Courtesy Van Service Aims to Help Underserved D.C. Neighborhoods

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    The D.C. Taxicab Commission (DCTC) has announced a plan to create a courtesy van service for those who live in areas where hailing cabs has proved difficult.

    The seven-passenger vans would provide transportation within specific boundaries, dropping riders off at Metro stations or taxi stands for transport elsewhere. Riders would be able to book rides via street hails, text messaging and phone calls.

    The commission says the vans will typically serve those whose travel needs primarily consist of doctors' appointments and other errands for a fixed price.

    There is also some discussion about allowing pick-ups and drop-offs outside the designated areas, said DCTC spokesman Neville Waters.

    The difficulty of finding a cab in some D.C. neighborhoods has led to a rise in rogue operators, Waters said. The commission will not operate the service itself, but private operators would be offered incentives to participate and fulfill the needs of the neighborhood legally.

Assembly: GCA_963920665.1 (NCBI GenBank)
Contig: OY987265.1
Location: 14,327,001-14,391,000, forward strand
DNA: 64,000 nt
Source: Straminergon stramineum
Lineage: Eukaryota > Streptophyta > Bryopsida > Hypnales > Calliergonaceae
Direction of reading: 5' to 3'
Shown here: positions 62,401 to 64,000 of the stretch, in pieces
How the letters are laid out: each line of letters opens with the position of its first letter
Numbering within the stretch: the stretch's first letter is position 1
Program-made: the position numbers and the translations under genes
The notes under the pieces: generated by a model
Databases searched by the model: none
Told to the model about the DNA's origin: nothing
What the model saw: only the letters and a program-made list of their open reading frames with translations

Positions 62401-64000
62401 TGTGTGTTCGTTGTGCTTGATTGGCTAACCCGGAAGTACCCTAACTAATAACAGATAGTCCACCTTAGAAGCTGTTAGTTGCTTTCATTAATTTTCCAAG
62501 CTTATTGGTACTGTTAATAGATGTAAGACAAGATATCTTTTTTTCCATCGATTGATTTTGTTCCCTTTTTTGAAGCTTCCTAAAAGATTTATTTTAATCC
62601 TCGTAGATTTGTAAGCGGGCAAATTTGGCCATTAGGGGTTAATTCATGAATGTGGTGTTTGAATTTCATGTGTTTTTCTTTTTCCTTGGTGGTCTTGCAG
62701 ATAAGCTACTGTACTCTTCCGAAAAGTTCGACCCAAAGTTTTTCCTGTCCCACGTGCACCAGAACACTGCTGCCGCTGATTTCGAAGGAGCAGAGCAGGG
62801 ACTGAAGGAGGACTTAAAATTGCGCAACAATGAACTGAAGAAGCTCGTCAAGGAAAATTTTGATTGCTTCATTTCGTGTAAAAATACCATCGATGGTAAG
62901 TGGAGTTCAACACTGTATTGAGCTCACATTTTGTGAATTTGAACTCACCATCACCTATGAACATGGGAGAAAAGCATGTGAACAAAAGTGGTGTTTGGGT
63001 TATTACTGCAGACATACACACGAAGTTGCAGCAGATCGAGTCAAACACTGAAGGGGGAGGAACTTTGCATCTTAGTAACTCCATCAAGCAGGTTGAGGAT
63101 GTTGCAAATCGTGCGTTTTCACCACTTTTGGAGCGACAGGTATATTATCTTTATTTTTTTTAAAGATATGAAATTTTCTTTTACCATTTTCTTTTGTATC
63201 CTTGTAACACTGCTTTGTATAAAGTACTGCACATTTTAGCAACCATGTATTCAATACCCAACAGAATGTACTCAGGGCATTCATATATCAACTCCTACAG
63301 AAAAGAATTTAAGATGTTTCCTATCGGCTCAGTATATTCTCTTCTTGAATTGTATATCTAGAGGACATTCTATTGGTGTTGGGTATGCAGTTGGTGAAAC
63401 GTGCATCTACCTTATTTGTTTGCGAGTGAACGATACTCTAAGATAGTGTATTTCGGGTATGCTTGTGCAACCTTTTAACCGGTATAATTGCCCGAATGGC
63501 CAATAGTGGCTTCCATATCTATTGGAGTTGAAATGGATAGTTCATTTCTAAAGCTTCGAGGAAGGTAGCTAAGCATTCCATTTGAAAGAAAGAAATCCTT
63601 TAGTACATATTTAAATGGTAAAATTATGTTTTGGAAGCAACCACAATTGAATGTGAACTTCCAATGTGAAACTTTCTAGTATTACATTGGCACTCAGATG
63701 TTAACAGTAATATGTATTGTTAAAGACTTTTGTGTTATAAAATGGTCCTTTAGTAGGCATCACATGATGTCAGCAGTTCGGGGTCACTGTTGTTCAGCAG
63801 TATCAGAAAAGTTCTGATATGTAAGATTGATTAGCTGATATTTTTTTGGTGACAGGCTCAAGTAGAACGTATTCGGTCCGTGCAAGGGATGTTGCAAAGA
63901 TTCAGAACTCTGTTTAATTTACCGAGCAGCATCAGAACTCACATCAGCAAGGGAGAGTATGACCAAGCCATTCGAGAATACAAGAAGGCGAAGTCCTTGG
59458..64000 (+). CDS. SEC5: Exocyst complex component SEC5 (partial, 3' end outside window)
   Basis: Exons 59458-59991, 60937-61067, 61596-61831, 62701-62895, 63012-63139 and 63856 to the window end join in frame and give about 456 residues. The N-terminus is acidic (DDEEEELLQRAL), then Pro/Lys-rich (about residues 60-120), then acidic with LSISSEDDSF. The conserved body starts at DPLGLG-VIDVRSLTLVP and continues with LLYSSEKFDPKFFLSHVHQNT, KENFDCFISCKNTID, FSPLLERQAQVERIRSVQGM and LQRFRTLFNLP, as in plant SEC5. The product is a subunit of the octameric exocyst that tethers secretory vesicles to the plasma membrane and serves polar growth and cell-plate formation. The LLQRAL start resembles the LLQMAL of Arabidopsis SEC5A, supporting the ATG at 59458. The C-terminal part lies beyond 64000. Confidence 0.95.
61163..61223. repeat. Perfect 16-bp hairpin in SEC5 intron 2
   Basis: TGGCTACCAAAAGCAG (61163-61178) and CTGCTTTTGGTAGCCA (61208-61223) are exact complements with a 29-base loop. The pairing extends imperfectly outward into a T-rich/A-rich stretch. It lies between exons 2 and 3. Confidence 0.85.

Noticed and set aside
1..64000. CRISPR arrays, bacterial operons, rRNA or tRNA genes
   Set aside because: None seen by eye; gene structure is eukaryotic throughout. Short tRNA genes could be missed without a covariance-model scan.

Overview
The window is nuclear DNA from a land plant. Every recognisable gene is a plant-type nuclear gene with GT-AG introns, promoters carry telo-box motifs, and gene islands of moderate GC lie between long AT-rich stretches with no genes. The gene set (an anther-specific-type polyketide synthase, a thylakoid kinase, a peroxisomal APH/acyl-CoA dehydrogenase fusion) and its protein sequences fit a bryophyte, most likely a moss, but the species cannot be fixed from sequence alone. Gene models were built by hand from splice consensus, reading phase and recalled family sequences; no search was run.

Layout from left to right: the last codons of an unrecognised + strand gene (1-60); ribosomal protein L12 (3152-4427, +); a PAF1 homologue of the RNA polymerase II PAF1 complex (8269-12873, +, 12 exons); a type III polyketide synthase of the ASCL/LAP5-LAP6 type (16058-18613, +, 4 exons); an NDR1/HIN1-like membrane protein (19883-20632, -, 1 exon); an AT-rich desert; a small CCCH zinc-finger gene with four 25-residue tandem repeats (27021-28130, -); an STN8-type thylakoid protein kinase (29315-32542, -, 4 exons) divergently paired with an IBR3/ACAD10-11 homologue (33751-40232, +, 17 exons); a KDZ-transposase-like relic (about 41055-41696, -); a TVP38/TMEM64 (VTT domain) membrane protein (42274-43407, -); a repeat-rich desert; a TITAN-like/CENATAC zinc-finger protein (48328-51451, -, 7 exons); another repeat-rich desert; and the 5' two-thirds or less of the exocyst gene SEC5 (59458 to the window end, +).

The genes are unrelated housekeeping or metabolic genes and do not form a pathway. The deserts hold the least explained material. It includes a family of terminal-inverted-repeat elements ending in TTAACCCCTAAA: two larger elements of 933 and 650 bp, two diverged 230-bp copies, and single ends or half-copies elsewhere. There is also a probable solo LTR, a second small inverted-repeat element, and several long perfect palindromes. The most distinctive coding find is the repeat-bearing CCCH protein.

While the neighborhoods the vans will service haven't yet been determined, the commission says it has met with community groups in Wards 1, 4, 5, 7 and 8. 

    Waters said the idea for the service did not come from drivers refusing to take riders to certain neighborhoods, adding that refusal to haul is "separate and apart from the problem the neighborhood courtesy van concept seeks to address."

    However, refusal to haul is a serious violation; drivers could face a $500 fine and other penalties if found to be in violation.

    The commission hopes to start the service in mid-2015.